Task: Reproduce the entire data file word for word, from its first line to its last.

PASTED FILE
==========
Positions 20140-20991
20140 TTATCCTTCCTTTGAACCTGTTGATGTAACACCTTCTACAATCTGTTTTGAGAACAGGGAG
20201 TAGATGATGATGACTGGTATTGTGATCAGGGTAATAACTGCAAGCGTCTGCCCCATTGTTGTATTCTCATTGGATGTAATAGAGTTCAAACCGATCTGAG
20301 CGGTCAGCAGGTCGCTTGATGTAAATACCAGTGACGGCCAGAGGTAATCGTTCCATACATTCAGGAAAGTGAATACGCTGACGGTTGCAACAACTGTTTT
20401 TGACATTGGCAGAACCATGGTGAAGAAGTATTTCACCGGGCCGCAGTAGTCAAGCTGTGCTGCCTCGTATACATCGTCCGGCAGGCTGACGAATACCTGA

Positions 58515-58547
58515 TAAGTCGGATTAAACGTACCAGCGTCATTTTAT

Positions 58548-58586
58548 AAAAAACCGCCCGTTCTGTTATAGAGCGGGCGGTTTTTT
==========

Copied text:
Positions 20140-20991
20140 TTATCCTTCCTTTGAACCTGTTGATGTAACACCTTCTACAATCTGTTTTGAGAACAGGGAG
20201 TAGATGATGATGACTGGTATTGTGATCAGGGTAATAACTGCAAGCGTCTGCCCCATTGTTGTATTCTCATTGGATGTAATAGAGTTCAAACCGATCTGAG
20301 CGGTCAGCAGGTCGCTTGATGTAAATACCAGTGACGGCCAGAGGTAATCGTTCCATACATTCAGGAAAGTGAATACGCTGACGGTTGCAACAACTGTTTT
20401 TGACATTGGCAGAACCATGGTGAAGAAGTATTTCACCGGGCCGCAGTAGTCAAGCTGTGCTGCCTCGTATACATCGTCCGGCAGGCTGACGAATACCTGA

Positions 58515-58547
58515 TAAGTCGGATTAAACGTACCAGCGTCATTTTAT

Positions 58548-58586
58548 AAAAAACCGCCCGTTCTGTTATAGAGCGGGCGGTTTTTT